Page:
“I finished 10th last year in the NCAA Championships, so I definitely think having been there before helped me know what to expect. I was more in control of my nerves going in and I think it was a good way to set me up going into the Olympic Trials.”
— Kelsey Conci, a 2008 Moffat County High School graduate and senior at University of Wyoming, about competing at the NCAA Championships in March.
Caitlin and Kelsey Conci took similar paths to this point in their lives.
As seniors in college — Caitlin at the University of North Dakota and Kelsey at the University of Wyoming — both girls wrapped up their collegiate swimming careers in the past month.
The twin sisters, who graduated in 2008 from Moffat County High School, swam together as Bulldogs and kept in contact the past four years while living in different states.
But, with college swimming over, now is when Caitlin and Kelsey, 22, go in different directions.
Caitlin is turning her focus toward graduate school and earning her master’s degree in rehabilitation counseling while Kelsey continues to train for the 2012 Olympic Trials, which take place June 25 to July 2 in Omaha, Neb.
“I was definitely ready to move on and I haven’t been in a pool since the season ended about a month ago,” Caitlin said. “I love swimming, but I am in a different place in my life right now. It was hard to balance grad school and swimming, so now I want to focus on getting my master’s degree.”
However as far as final seasons go, Caitlin said she couldn’t complain.
The Fighting Sioux swimmer took 10th place in the 100-yard butterfly at the Western Athletic Conference Swimming and Diving Championships, held Feb. 22 to 25 in San Antonio, Texas, posting a career best time of 56.35 seconds.
Caitlin also swam the butterfly stroke as part of the 400-yard medley relay, helping lead the team to an eighth-place finish.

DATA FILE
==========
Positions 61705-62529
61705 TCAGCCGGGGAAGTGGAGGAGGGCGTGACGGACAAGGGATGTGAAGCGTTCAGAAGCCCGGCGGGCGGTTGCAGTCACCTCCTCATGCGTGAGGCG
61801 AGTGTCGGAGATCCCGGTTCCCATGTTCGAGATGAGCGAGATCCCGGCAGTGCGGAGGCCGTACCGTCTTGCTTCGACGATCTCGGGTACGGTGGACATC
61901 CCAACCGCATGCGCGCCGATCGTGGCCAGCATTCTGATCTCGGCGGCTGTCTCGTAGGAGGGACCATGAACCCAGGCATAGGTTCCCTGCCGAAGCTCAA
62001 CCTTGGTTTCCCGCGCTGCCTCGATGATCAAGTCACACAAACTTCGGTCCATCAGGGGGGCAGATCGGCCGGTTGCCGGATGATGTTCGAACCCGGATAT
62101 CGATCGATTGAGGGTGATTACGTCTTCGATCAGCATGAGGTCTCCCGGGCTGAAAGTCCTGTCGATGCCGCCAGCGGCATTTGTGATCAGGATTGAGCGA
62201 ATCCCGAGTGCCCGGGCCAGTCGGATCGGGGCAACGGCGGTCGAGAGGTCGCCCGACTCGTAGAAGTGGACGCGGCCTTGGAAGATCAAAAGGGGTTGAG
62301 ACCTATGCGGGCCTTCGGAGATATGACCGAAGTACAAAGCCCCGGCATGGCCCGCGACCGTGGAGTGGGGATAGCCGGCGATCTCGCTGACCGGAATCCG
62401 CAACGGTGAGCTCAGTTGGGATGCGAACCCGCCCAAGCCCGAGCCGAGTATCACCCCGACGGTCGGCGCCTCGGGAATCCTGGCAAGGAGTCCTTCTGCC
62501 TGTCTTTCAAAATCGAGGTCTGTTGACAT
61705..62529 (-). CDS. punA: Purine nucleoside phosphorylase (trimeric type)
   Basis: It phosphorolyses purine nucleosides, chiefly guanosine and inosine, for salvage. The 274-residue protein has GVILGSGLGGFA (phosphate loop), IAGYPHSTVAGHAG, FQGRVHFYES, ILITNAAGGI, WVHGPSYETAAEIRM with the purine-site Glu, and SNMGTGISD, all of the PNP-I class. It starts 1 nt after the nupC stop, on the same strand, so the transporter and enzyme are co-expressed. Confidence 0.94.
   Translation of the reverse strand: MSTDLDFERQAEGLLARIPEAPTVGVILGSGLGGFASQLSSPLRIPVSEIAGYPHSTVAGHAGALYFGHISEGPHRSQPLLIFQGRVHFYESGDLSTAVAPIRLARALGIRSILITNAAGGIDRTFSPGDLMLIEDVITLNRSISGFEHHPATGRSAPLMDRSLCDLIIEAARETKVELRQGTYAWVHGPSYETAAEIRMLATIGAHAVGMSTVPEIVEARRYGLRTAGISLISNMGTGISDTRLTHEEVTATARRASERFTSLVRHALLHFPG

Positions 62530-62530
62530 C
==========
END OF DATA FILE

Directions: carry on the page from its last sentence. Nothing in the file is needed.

“I got my best times in most of my events, so it was a great way to end my swimming career,” she said. “I didn’t accomplish all the goals I wanted to, but I am happy overall with the improvement I made this season.”
Heading into her final season, Caitlin said every practice and meet took on a new meaning.
“It was so different than before because everything I did was going to be my last time or my last opportunity,” she said. “It gave me a lot of motivation and I switched up my training style this year. I went hard at everything I did this season.”
for Kelsey, the final collegiate season wasn’t so much about nostalgia as it was about moving onto the next stage.
“It’s weird because I don’t feel like the season is over because I still train with my team and still know I have to compete,” Kelsey said. “I don’t think I will realize it until I don’t have any more meets to compete in, but then it will all come at once.”
Kelsey, who qualified in the 100-meter backstroke for the Olympic Trials in 2010 and again in 2011, had a chance to hone her best event even more this season.
The Cowgirl senior competed in the NCAA Championships from March 15 to 17 in Auburn, Ala., taking ninth-place overall in the 100-yard backstroke with a personal best time of 52.13 seconds.
Kelsey’s time was also a new Mountain West Conference and University of Wyoming record.
Her finish earned her a second consecutive Honorable Mention All-American award, the first Cowgirl swimmer to accomplish such an achievement.
“I finished 10th last year in the NCAA Championships, so I definitely think having been there before helped me know what to expect,” she said. “I was more in control of my nerves going in and I think it was a good way to set me up going into the Olympic Trials.”
Kelsey, who is majoring in social sciences, said the Olympic Trials may be the more prestigious meet, but the NCAA Championships may actually be faster.
“It is harder to qualify for the NCAA Championships because you can swim a qualifying time, but not be invited,” she said. “Plus, there are a lot of foreign athletes who swim for U.S. colleges who can’t swim at our Olympic Trials. A lot of those athletes have already qualified for their Olympic team in their home countries.”
With the collegiate meets out of the way, Kelsey said she is training even harder heading into the Olympic Trials, working on her technique and keeping in shape.
Kelsey is ranked 12th in the nation in the 100-meter backstroke, but only the top two in the event will swim in the Olympics in August.
With a personal best of 1 minute, 1.7 seconds, Kelsey estimated she would probably need around 59 seconds to be in contention.
“It is going to take a lot of work, but it is definitely possible,” she said. “The trials are going to be a new experience for me and probably the biggest meet I have ever competed in. I’m not sure what to expect, but I will have four other teammates there to keep my nerves down.”
Caitlin said she will miss competing on a regular basis, but she doesn’t think she is done competing altogether.
“I still love to compete, it’s the best part of swimming,” she said. “It was a great experience to swim all four years and I would not give it back at all.”
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